How to save mortgage interest by using an offset account
Many savvy borrowers have home loans with an attached offset account. This simple strategy can mean big savings over the life of a loan, reducing interest payments and even tax. Here’s how it can work for you.
Offset loans explained
The idea of an offset account is as brilliant as it is simple. An offset account is just like a regular savings account, except it is attached to a home loan (usually a variable rate loan). When this offset account has funds in it, that balance is subtracted from your loan balance.
For example, if your loan is sitting at $500,000 and you have $50,000 saved in the offset account, then your interest payments are calculated on a loan of $450,000. In this example, and with a 5% interest rate, you’d save $268 a month on interest repayments while paying the actual loan off at the same pace. Pretty good.
That monthly saving turns into a significant amount over the life of a typical 25 or 30-year home loan.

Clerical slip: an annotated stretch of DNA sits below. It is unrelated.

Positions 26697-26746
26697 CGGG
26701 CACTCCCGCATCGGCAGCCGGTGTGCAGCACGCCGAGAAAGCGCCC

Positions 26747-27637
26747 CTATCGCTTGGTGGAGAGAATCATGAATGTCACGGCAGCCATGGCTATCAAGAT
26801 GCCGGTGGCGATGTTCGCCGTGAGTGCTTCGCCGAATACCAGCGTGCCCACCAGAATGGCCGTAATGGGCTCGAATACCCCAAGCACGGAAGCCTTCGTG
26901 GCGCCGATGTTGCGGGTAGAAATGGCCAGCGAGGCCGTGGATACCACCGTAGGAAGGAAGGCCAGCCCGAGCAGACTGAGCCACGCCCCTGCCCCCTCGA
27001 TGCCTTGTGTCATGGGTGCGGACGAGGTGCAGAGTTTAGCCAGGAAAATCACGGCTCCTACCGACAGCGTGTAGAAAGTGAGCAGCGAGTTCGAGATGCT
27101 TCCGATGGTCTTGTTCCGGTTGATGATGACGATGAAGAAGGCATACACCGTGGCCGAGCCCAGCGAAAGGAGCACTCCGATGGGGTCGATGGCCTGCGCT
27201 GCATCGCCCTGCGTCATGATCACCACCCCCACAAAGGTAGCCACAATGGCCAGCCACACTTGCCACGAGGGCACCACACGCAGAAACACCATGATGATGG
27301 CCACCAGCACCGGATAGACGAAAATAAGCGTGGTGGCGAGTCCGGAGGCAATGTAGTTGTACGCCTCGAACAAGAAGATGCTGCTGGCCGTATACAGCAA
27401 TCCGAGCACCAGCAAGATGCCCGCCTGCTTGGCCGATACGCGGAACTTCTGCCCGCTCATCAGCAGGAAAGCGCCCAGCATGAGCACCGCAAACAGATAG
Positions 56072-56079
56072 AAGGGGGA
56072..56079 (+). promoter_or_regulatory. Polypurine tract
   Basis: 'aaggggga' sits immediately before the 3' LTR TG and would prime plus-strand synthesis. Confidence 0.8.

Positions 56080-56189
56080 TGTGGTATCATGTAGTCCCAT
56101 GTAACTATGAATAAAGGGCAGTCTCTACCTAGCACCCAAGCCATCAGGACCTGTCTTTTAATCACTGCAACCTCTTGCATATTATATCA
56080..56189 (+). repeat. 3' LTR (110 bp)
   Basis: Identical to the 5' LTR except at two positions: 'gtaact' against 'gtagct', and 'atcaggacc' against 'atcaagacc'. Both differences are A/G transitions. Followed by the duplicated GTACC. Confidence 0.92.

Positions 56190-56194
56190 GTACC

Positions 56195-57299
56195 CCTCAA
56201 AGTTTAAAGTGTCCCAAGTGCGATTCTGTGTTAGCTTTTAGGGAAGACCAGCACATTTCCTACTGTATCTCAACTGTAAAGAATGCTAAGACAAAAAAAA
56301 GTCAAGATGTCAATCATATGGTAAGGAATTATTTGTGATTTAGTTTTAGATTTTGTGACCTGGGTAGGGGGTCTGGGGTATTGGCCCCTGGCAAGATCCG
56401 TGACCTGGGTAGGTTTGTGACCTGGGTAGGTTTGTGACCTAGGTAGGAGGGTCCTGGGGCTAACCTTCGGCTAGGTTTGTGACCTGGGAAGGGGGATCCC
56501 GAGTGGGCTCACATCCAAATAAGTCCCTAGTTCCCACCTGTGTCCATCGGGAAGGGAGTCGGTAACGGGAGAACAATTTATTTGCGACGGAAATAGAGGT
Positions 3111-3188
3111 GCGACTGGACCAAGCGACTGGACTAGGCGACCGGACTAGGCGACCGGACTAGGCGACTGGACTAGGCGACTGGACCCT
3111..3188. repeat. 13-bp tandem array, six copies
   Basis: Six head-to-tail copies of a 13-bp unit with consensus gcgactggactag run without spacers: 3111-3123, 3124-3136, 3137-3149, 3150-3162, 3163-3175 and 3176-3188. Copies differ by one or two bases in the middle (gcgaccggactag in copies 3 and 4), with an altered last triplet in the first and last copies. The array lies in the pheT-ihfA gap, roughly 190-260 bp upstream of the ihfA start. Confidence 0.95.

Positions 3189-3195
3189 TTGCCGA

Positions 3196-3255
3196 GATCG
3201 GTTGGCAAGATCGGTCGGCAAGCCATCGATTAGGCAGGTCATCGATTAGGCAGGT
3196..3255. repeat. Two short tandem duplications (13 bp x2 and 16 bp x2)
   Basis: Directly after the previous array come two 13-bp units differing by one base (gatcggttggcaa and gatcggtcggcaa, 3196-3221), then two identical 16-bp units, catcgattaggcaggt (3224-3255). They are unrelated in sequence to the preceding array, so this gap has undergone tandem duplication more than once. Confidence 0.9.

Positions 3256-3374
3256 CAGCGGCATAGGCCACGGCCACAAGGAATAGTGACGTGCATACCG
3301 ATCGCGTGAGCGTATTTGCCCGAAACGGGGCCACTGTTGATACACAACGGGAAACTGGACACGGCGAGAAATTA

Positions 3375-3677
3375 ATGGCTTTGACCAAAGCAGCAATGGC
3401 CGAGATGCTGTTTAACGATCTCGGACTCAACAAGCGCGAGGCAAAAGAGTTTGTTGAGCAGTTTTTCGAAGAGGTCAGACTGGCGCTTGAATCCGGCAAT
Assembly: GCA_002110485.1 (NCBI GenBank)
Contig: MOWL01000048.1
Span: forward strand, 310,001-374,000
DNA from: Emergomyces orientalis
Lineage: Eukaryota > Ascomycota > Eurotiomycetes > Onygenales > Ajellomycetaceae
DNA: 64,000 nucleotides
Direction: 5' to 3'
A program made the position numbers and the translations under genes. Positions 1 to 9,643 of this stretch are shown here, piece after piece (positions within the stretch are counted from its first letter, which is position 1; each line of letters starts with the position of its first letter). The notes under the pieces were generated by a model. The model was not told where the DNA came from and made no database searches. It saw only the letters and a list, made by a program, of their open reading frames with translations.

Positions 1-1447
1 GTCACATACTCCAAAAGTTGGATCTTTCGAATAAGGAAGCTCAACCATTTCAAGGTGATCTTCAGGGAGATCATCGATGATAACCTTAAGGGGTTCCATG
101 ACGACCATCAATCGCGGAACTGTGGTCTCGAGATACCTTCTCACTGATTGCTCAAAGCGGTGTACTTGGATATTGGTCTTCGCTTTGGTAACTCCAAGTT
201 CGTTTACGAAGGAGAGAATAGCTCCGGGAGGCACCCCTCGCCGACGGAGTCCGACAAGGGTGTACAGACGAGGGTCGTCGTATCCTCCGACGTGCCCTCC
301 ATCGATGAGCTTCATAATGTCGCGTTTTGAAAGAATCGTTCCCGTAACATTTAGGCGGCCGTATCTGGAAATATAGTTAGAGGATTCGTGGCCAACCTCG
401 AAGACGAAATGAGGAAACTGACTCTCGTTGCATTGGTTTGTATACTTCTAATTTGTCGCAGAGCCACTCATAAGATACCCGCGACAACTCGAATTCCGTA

Offset versus savings accounts
One of the main differences between an offset account and a regular savings account is that you won’t earn any interest on an offset account. But lenders tend to pay much smaller amounts of interest than they charge on home loans, so you’ll almost always be better off with an offset account.Offset loans come with ATM cards, so there’s no disadvantages in terms of access to money.
Plus, you might not have to pay tax on interest earned, as you would on a regular savings account. Check details with your accountant; it may only be a small saving, but every little bit helps.
Making the most of your offset loan account
The best way to get maximum advantage out of your offset account is too put as much money in as you can: The higher the balance, the less interest you pay on your home loan. As with a regular saving account, you can (and probably should) have any income paid into it.
If you’re a good saver and hate paying interest on your credit card, you can try to take advantage of having a linked credit card too. Savvy savers load up their credit cards with day-to-day expenses, keeping their offset balance as high as possible. Just after pay day, they then pay off the card, meaning there’s always as much as possible in the offset account balance.
Of course, if you don’t pay your credit card off every time before interest is due on it, you’ll end up worse off.
Talk to your broker
If you’ve got a pretty good history of saving, it’s well worth looking into the advantages of getting a home loan with an offset account attached. Contact Us to chat about offset options, and reap the savings benefits of paying less in interest every month.